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Democrat challenger Raul Ruiz appears to have narrow lead over Rep. Mary Bono Mack
Tuesday, November 6th, 2012
Issue 45, Volume 16.
RANCHO MIRAGE - Democrat Raul Ruiz still held a narrow lead today over GOP incumbent Mary Bono Mack in the race for the redrawn 36th Congressional District seat, county election officials said today.
With 100 percent of precincts reporting at 5:20 p.m., Ruiz had 85,419 votes (51.4 percent), compared with 80,740 (48.6 percent) for Bono Mack, R-Palm Springs.
There are, however, about 86,000 mailed-in ballots, 60,000 provisional and 18,000 damaged ballots still to be processed, with an update expected at 6 p.m. Friday, according to the Riverside County Registrar of Voters.
RANCHO MIRAGE - Democrat Raul Ruiz held a narrow lead today over GOP incumbent Mary Bono Mack in the race for the redrawn 36th Congressional District seat.
With 100 percent of precincts reporting at 7:30 a.m., Ruiz had 51.4 percent of the vote, compared to 48.6 percent for Bono Mack, R-Palm Springs.
But about 105,000 mailed-in ballots, 60,000 provisional and 18,000 damaged ballots still had to be processed, with an update expected at 6 p.m. Thursday, according to the Riverside County Registrar of Voters.
"With more than 180,000 ballots still to be counted around Riverside County, it is premature to consider any election results final," said Marc Troast, Bono Mack's campaign political director.
"Congresswoman Mary Bono Mack and her campaign will be awaiting the impact of this large number of remaining ballots before making any further statements on the 36th Congressional District race," he said late this afternoon.
Ruiz, an emergency room physician, said his campaign was "incredibly encouraged and excited by the election results so far, and are confident that when all of the ballots are counted, I will be the next representative from Coachella Valley."
"I was humbled by the election results, and cannot wait to start meeting with constituents," he said.
Troast said Tuesday night that Bono Mack "ran a very good campaign, a very aggressive campaign. We've reached out to a lot of new voters."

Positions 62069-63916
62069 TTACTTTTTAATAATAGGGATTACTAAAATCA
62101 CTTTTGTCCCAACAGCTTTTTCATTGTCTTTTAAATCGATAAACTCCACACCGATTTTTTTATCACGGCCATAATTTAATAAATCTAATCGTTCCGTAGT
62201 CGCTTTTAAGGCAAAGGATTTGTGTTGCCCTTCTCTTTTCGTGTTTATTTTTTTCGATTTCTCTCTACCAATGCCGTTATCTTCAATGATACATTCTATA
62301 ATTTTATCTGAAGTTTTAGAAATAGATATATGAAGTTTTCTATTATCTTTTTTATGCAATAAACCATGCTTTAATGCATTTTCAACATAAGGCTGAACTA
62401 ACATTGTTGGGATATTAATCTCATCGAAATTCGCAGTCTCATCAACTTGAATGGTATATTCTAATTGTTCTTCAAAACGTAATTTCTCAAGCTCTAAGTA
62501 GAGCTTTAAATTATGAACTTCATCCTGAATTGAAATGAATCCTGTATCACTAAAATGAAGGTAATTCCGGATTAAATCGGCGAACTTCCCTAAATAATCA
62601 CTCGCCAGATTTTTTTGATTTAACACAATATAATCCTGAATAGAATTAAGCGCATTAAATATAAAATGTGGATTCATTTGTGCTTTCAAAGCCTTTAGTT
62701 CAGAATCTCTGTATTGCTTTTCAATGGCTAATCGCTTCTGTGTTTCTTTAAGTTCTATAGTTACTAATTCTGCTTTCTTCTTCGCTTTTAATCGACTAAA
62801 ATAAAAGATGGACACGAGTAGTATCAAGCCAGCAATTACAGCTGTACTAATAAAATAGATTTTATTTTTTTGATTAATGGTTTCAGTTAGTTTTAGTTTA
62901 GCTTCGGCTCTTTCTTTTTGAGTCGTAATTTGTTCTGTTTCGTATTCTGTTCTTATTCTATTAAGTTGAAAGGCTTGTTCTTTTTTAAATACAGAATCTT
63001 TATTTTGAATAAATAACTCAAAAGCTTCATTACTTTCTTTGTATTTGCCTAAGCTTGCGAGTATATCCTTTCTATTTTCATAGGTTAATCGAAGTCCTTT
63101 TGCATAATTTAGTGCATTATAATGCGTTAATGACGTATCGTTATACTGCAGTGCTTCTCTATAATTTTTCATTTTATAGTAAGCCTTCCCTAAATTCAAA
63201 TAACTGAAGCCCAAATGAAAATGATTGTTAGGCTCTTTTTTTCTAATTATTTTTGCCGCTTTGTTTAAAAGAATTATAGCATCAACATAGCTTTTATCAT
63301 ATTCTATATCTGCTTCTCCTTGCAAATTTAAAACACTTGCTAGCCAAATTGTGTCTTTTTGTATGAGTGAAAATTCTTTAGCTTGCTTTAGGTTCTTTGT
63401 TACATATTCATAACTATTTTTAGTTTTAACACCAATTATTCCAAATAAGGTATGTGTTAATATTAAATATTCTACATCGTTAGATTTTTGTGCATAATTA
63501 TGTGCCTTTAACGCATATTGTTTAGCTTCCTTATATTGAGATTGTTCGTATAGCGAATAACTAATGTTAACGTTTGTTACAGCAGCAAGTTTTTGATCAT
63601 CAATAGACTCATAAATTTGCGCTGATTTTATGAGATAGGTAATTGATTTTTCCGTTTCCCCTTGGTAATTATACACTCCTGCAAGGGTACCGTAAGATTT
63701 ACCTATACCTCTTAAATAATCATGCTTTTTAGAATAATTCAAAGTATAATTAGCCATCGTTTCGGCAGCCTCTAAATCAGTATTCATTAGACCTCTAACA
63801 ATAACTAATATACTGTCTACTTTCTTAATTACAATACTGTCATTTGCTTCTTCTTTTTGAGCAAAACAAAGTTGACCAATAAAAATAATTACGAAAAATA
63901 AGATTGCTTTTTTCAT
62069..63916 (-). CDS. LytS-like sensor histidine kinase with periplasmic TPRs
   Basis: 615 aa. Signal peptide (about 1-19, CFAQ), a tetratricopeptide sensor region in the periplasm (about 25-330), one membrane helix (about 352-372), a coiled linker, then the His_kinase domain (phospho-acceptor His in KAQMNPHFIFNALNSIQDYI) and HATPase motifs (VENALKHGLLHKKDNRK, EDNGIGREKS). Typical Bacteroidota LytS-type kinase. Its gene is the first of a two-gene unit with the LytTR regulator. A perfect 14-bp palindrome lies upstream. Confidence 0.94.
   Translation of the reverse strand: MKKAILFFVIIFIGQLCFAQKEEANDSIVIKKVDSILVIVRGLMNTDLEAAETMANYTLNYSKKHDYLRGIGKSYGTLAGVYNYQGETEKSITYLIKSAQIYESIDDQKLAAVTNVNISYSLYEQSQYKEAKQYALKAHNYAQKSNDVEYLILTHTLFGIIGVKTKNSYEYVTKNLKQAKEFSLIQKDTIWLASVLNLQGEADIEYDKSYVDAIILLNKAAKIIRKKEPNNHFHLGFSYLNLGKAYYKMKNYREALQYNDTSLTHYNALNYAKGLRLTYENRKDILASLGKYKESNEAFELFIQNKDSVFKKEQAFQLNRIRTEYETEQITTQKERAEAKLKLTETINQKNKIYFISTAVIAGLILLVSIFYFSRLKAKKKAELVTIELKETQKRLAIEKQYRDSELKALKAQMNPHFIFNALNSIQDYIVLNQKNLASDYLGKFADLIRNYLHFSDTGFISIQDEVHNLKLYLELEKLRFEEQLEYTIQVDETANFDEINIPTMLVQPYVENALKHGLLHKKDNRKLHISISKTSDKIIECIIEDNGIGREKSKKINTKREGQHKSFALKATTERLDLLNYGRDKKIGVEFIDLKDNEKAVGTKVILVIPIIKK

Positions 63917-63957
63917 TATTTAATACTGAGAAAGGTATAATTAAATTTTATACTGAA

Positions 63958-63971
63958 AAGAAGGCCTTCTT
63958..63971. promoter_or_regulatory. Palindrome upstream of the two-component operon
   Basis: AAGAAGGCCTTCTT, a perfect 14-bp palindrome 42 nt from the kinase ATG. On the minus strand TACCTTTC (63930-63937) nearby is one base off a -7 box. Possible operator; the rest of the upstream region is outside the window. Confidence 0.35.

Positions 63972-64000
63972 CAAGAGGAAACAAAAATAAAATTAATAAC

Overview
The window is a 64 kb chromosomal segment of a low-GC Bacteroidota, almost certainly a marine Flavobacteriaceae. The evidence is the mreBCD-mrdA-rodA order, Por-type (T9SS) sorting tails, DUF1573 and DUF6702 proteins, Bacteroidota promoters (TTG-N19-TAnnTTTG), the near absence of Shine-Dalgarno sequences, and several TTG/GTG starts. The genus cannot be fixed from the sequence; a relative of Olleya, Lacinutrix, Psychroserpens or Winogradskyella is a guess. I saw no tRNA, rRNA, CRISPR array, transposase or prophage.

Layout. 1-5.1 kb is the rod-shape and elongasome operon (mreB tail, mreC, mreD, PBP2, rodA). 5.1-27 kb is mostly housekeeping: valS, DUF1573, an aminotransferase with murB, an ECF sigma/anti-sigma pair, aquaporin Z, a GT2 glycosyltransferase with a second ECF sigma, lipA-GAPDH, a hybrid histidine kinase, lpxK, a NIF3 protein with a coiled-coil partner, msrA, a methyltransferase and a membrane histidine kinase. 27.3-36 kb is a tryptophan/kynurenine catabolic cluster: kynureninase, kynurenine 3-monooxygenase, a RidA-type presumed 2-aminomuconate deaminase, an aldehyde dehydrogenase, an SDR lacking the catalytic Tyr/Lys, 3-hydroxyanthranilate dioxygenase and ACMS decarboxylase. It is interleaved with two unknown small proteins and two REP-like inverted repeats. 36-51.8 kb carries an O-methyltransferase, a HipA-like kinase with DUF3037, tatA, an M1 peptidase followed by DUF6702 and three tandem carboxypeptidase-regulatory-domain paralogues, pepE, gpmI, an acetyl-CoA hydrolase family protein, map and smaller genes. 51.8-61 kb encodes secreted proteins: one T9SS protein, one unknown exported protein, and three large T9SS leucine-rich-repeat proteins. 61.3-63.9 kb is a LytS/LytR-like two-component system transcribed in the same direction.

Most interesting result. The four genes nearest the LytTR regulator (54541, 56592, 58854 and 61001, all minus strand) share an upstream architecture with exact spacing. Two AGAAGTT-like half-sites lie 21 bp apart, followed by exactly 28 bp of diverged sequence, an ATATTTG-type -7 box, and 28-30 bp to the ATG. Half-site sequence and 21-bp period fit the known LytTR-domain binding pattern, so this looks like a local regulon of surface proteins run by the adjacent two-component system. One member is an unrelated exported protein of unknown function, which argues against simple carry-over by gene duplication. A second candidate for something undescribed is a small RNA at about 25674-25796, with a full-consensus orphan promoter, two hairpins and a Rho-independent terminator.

Ruiz, in an election night appearance at the Morongo casino in Cabazon, praised his supporters.
"We have high hopes for a better vision for the Coachella Valley," he said, adding that he spent Tuesday walking neighborhoods and encouraging people to get to the polls and was pleased with the voter turnout.
The race featured a flood of ads in recent weeks, including spots funded by outside sources like the National Republican Congressional Committee and the Democratic House Majority PAC.
With Democrats sensing a potentially vulnerable Republican incumbent, 40- year-old Ruiz earned the backing of some big-name personalities, including President Bill Clinton and Los Angeles Mayor Antonio Villaraigosa.
Unlike Bono Mack's previous re-election bids, this race was anticipated to be close. Latinos make up almost one-third of the district's voters, and the Riverside County Registrar of Voters shows a slight edge of registered Democratic voters over Republicans, 114,406 to 114,288.
"Riverside County Democrats have worked hard all season to turn primarily red zones to blue zones," according to Sue Ann Young, chair of the Riverside County Democratic Central Committee. "Our greatest victory for registering Democrats has been in western Riverside city proper and the Coachella Valley."
Bono Mack, 51, was first elected to the 45th district in a 1998 special election held to fill the seat of husband Sonny Bono, who died in a skiing accident. She chairs the House Subcommittee on Commerce, Manufacturing and Trade and the Women's Policy Committee.
The candidates participated in one debate, which was televised and broadcast online without a live audience.
But the rhetoric got tougher recently, when Bono Mack's campaign began highlighting Ruiz's activities in the 1990s -- most notably comments he made during a 1999 protest in support of Leonard Peltier, who was convicted in 1977 of murdering a pair of FBI agents on a South Dakota Indian reservation, and Mumia Abu-Jamal, who was sentenced to life in prison for the killing of a Philadelphia police officer in 1981.
Ruiz told The Desert Sun last month he was "embarrassed" by the remarks, saying he was 27 at the time and was "caught up in the moment" of student protests.
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